What Giving Back Means to Your Customers

December 16, 2010

A majority of consumers (83 percent according to a recent American Express study) are interested in making purchases that benefit charity, the environment and their local communities. Most companies are more than happy to match their customers’ benevolent goals, but there are some practical obstacles to overcome in order to ensure that everyone benefits from the effort. Here are some practical tips to mastering give-a-nomics at your company:

  1. Heart Trumps Wallet. Goodwill is not generated by a single or occasional cash dump on a charity no matter how well-intentioned the effort. Rather, goodwill is a natural side-effect of the reputation your company builds in its day-to-day operations. If you continually strive to improve the customer experience, you will build a reputation as a caring company and your charitable donations – both large and small – will be far more credible to consumers.  Consistency matters. Make sure your company is living – rather than just delivering – a message of goodwill.
  2. Serve Mea Culpas Straight Up. Your company may want to make amends for a past transgression by donating to a charity, but resist the urge. Your charitable donations under such circumstances are likely to be seen as a mere PR ploy which can lead to consumer backlash and make matters worse. If your company feels a need to make things right simply apologize but put your heart into it and never, ever make the same mistake again.  Of course, actual retributions are rightfully expected but don’t label those as charitable donations.
  3. Match Intent Instead of Trends. It’s easy to get excited about giving to a charity and thus rush into things. The first inclination is usually to give time and money to the most popular charities of the day. But that could put your company out of sync with the charities your customers most want to support with their purchases. If you know your customers well, the charities you should support will be easily identified. A good CRM program can help you track such interests easily.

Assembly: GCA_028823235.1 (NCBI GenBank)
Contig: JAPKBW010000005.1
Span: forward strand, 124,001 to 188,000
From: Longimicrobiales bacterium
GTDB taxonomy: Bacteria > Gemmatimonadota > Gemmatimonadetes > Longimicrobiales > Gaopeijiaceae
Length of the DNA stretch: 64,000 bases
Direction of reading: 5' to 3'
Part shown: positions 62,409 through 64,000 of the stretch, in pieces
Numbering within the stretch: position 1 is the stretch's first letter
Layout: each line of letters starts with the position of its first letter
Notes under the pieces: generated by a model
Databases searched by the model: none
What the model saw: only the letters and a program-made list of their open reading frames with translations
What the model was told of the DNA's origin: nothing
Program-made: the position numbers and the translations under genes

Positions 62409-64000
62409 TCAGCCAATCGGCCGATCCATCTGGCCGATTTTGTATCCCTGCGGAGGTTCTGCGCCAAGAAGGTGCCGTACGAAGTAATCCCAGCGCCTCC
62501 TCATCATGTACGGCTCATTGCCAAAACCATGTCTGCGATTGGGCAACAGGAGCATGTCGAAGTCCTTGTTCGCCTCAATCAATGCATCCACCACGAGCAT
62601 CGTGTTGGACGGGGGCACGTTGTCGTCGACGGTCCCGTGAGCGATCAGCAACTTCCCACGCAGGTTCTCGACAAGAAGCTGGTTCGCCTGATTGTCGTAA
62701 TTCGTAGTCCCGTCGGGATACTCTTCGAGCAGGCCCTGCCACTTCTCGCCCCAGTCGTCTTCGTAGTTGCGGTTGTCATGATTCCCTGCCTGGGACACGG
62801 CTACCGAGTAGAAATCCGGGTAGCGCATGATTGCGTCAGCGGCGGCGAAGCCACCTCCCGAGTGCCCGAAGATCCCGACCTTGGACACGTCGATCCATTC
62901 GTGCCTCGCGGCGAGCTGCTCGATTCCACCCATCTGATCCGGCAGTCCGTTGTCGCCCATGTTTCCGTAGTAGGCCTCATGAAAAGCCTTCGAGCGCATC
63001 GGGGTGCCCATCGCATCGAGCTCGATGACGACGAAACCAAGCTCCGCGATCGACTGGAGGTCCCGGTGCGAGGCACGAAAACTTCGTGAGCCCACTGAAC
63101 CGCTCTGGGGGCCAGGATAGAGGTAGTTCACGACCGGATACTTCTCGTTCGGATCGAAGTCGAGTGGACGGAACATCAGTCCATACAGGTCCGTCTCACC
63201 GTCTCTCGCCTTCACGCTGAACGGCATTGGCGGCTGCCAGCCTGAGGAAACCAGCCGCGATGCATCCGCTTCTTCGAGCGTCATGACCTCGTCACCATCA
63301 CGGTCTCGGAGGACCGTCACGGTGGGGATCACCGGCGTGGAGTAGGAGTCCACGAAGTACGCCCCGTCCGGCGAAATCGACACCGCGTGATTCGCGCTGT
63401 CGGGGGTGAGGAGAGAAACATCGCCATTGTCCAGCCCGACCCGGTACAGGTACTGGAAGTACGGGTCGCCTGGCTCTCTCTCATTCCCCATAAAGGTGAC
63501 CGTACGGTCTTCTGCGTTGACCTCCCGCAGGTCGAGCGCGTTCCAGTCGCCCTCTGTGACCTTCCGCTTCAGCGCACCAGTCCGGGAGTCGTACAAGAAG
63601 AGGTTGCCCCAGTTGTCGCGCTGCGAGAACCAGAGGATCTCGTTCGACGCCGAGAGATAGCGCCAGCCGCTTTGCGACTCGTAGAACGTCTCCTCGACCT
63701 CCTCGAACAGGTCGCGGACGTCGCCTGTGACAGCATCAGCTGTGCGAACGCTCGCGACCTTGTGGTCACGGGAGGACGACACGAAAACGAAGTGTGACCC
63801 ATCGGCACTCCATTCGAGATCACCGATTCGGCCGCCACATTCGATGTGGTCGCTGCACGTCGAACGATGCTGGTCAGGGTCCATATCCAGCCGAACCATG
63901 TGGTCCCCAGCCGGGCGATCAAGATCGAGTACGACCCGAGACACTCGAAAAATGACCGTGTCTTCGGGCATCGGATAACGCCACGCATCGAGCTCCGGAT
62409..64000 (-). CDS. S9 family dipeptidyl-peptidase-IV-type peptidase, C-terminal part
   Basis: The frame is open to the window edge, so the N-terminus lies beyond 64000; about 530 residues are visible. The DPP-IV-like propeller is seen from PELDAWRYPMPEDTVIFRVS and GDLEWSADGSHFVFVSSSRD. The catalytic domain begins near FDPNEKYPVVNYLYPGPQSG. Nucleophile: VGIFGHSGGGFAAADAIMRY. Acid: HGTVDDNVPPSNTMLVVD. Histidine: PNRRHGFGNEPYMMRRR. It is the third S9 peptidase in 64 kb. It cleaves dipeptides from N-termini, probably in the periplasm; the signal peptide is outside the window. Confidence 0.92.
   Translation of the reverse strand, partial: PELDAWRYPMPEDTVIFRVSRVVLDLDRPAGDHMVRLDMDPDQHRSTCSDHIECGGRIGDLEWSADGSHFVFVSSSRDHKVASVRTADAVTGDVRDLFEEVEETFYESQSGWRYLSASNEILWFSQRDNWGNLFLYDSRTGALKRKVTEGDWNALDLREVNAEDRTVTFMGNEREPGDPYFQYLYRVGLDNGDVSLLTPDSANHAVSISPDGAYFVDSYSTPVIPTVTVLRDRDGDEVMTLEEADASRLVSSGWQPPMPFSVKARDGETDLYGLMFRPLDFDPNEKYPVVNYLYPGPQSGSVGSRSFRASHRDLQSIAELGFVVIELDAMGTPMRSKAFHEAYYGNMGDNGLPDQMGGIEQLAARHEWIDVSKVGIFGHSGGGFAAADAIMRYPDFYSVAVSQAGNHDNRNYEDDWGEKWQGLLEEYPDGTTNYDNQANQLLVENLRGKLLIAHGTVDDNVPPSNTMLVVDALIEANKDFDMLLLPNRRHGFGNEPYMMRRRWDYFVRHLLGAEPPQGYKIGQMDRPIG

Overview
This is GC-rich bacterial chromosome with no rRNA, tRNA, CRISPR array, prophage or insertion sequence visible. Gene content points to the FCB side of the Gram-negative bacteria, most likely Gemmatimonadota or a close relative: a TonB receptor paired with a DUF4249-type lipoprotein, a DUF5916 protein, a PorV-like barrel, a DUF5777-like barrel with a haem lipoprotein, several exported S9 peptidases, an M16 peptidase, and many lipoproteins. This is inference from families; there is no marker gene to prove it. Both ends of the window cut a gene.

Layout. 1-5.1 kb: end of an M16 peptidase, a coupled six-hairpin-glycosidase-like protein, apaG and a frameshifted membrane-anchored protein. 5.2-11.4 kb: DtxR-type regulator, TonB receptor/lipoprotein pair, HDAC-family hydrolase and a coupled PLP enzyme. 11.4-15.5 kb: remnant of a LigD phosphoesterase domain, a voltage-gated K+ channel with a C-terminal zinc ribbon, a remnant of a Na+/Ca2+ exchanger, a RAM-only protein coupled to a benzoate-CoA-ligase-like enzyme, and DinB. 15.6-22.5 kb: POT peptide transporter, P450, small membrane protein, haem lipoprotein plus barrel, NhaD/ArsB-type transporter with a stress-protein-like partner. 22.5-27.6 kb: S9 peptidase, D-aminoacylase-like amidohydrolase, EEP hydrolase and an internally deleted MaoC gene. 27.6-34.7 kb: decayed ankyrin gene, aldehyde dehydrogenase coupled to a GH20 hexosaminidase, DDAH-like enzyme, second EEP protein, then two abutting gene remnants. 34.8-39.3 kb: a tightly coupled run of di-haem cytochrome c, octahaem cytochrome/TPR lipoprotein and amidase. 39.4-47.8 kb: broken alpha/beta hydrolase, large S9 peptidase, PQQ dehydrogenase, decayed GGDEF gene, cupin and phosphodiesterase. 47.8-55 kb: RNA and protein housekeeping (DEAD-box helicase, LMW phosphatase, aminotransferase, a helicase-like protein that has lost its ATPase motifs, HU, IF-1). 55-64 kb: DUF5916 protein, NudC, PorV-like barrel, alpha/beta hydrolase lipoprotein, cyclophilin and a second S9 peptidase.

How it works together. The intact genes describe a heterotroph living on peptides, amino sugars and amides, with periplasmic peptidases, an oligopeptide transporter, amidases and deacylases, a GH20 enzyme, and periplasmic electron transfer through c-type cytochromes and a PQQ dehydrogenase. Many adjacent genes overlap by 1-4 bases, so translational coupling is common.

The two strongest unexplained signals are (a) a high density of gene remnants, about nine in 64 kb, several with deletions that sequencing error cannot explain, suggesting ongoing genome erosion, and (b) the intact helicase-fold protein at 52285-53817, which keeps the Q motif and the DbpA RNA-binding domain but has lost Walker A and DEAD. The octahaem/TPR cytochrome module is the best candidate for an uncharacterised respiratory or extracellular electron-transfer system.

4. One Rule in Giving: Go local. Giving to charity on a national or global scale can feel too removed from the suffering people see in their own communities. Thus, making a billion dollar donation to a single national cause can actually create distance between your company and your customers rather than solidifying the giving partnership. As an alternative to giving a lump sum to a national or international charity, consider giving smaller sums to several local efforts or earmarking your national donation for several community efforts rather than simply contributing to the general fund. However, there are exceptions to this rule such as in donating to disaster relief or medical discovery efforts. The key is to find a cause that resonates with your customer base for whatever that is, it will be considered close to home!
  5. Don’t Measure Impact by Expense. Far too often companies feel they are not making an impact unless their charitable contributions are very sizeable. This perception is not in sync with the new post-recession reality. In these cost-conscious times when unemployment is high, large charitable contributions can actually discourage your customers from participating. Why? Because customers may think their own contribution is too small to have an impact on a huge effort or they may think your company is over-charging for its products and services if you have so much money to give away. When either thought-pattern is prevalent, breaking your budget to make an impact is doubly disastrous. Instead, make charitable contributions based on the impact your contribution will actually have on the cause itself and on your customers’ charitable goals. In other words, don’t measure the impact of your efforts solely on the size of the expense and don’t break the bank in an effort to make a statement. Your customers had rather you be sincere and effective on a smaller scale than flashy and less-genuine on a larger scale.